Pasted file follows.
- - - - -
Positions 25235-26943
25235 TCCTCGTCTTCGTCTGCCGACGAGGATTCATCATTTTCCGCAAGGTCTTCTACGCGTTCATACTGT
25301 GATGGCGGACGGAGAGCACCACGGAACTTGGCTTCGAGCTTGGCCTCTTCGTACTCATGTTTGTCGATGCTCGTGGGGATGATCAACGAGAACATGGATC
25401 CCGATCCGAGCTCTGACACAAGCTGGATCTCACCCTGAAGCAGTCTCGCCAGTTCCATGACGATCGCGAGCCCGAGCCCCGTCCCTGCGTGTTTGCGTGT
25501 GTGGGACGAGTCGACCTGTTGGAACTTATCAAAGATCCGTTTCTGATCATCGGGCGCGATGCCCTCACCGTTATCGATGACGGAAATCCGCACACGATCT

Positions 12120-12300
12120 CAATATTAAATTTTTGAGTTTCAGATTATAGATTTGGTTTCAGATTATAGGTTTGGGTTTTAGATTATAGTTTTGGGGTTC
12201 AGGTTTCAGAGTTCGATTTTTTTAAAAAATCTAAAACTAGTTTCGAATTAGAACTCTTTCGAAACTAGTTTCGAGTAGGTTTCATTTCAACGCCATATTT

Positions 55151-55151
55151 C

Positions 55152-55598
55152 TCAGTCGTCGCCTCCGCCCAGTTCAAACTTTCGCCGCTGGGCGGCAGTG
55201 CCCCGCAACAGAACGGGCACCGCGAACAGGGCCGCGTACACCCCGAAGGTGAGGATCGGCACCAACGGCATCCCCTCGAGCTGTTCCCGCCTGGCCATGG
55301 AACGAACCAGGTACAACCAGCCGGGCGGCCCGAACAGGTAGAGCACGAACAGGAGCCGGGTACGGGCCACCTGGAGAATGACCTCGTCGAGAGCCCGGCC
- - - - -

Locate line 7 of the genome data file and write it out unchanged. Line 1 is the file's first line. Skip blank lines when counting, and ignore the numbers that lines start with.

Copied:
12120 CAATATTAAATTTTTGAGTTTCAGATTATAGATTTGGTTTCAGATTATAGGTTTGGGTTTTAGATTATAGTTTTGGGGTTC